GeckoLinux is the easy button for openSUSE. They give you a fantastic package of openSUSE in whatever flavor you choose. I would actually prefer if they just used the openSUSE branding but I understand why this is not included by default. Thankfully, it’s easy to just plug those things in as you see fit to give you the openSUSE joy you may want.
I really like what GeckoLinux is doing. I have but only two simple recommendations to make it a better out-of-box experience: Adding GNOME Software and the elementary-sideload packages. Having those installed by default would be a vast improvement on the user experience.
There is something unique and compelling about selecting your desktop environment in a simple, single ISO download. I chose Pantheon because it is the GTK based desktop that seems to have its own unique special sauce that you just don’t get from other DEs. Although it is not my cup of tea, it is the fancy “pinky out” as you sip sort which makes it fun to try out from time to time. GeckoLinux makes it easy to take a tour of an openSUSE Flavored Pantheon, and that alone is a compelling prospect.
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2 thoughts on “GeckoLinux Pantheon | Review from an openSUSE User”
Hey there Nate, GeckoLinux creator here. Thanks a lot for the nice review and the encouraging comments!
> I have this ongoing fascination with Elementary OS’s Pantheon desktop environment. I know it is not for me but I also love it. I love the design, I appreciate that the designers have a vision and are marching forward with this digital masterpiece and I want to see how it continues to develop.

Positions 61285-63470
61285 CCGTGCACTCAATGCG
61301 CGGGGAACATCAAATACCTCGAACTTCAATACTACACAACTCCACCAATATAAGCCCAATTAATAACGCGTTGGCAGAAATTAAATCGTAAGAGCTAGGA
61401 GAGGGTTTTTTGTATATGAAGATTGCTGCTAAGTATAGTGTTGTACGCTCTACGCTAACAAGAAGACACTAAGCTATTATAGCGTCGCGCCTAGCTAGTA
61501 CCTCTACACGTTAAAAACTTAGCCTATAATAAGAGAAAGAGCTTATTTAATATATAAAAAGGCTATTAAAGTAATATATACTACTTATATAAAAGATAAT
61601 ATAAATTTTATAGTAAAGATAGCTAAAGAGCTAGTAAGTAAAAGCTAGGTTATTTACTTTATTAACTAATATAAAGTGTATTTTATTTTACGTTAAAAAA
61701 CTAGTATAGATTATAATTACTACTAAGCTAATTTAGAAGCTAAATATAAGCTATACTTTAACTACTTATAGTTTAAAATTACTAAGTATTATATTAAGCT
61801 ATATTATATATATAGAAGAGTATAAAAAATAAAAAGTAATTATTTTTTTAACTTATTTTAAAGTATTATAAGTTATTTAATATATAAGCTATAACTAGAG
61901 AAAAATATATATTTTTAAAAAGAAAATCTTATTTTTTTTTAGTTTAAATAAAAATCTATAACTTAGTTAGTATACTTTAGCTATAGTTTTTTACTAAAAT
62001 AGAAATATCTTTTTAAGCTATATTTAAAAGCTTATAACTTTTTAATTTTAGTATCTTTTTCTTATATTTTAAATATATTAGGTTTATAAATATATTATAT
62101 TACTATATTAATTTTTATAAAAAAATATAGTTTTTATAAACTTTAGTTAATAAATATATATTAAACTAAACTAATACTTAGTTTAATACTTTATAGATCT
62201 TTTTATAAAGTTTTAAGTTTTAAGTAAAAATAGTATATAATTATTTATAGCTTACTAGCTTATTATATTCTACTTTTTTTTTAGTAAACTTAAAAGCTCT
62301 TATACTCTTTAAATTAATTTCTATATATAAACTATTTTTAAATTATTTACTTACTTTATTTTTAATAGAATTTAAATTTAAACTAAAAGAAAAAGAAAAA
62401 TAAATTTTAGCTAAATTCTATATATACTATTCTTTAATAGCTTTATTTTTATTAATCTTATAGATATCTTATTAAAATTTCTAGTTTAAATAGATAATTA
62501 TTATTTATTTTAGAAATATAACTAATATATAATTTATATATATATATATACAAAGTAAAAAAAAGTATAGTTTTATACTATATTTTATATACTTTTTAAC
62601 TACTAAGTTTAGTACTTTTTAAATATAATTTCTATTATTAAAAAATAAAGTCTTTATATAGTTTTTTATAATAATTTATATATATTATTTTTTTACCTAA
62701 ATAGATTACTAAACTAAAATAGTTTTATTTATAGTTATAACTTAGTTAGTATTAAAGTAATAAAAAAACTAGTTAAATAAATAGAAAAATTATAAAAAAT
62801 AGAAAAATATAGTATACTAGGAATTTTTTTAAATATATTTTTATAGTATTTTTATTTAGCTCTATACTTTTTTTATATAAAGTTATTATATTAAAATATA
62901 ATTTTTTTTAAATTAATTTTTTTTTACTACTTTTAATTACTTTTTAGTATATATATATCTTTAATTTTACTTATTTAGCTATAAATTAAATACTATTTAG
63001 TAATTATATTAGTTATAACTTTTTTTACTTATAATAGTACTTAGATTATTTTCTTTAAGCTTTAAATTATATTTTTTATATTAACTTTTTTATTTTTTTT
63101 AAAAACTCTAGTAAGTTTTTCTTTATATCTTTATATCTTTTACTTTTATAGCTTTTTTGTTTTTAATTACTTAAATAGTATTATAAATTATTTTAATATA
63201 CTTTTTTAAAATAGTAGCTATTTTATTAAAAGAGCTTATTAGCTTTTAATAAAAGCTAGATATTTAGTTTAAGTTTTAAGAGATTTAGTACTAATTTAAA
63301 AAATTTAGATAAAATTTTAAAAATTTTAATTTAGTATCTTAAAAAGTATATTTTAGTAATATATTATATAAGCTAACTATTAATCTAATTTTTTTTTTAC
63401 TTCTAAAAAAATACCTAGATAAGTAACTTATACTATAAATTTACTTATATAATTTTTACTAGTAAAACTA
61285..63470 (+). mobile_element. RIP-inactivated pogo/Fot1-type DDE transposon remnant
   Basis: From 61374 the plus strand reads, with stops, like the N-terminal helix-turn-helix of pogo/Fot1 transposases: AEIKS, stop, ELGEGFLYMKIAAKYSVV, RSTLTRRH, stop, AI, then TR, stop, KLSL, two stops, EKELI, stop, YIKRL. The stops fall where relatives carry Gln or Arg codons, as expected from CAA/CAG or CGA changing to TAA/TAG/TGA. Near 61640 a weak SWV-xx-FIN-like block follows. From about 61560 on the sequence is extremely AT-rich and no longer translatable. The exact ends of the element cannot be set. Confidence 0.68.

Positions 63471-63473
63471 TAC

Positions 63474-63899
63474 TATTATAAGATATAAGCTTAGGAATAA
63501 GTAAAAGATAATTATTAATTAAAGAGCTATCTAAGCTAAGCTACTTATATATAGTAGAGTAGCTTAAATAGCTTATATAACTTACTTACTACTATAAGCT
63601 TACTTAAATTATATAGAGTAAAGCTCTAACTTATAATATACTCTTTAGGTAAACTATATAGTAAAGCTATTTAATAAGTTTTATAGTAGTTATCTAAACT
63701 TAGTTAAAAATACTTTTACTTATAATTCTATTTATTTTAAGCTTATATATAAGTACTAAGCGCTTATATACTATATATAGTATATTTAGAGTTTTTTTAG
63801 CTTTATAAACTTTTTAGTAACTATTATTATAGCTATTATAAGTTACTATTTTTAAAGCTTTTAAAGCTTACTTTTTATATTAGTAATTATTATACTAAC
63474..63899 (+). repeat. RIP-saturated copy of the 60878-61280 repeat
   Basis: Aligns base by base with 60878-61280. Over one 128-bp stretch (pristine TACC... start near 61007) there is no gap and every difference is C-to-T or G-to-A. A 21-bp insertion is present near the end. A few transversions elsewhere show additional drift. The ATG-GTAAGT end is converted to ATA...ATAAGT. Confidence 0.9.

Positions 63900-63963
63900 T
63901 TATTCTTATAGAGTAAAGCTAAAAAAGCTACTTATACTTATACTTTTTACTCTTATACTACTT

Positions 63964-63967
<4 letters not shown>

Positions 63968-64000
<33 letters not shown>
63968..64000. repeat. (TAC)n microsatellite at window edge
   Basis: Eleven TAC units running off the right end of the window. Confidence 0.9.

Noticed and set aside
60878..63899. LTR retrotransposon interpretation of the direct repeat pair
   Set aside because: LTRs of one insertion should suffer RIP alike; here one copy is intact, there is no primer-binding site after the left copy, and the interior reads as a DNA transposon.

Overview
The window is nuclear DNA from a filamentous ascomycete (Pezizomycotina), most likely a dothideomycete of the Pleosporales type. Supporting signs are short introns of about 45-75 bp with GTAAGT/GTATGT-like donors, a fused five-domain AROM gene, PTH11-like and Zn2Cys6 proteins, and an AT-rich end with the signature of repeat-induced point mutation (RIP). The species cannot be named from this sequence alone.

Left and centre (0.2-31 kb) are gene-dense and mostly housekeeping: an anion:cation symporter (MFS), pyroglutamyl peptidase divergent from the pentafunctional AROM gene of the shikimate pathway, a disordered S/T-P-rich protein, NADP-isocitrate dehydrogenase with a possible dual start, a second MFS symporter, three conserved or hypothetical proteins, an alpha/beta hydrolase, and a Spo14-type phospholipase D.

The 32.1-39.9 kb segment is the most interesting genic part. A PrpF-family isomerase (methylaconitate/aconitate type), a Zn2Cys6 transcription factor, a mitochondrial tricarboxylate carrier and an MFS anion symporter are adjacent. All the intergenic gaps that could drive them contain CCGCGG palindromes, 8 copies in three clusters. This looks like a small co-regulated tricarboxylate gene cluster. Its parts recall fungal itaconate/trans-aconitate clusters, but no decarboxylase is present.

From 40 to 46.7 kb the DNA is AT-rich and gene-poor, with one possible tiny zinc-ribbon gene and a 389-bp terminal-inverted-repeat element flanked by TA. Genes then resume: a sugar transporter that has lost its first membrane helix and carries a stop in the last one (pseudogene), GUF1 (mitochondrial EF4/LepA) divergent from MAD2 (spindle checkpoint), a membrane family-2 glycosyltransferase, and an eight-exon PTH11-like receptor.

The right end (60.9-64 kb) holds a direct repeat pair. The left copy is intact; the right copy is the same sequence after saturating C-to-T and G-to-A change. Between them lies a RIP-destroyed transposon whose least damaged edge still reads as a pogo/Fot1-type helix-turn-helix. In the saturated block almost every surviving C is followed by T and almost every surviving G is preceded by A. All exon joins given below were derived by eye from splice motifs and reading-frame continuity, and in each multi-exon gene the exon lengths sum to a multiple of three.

That makes two of us! 😉 Well said. I did switch over a friend to Elementary, and it was a surprisingly bad experience for a new Linux user. I posted my thoughts and recommendation on their Reddit forum, and the developers politely responded that most of my points were not in line with their vision for the OS. So that’s well and good, like you said, I also appreciate a lot of what they’re doing and I respect their different goals and vision. And kudos to them for making it portable to other distros, and also thanks to “awissu” who packages it for openSUSE.
Regarding the openSUSE theming that you’d like to see, are you referring to something like a green GTK theme? For all other GeckoLinux spins I consistently use Numix due to the excellent font color contrast. I only made an exception for the Pantheon spin since it really only renders some elements of the UI correctly with their native theme. But I’ve never made any specific effort to de-brand any of the GeckoLinux editions, as I’m proud of the fact that it *is* a legitimate openSUSE installation, not a fork or a rebranding of it. So the GRUB theme is still the same as openSUSE’s, and the Plymouth bootsplash is exactly the same as well.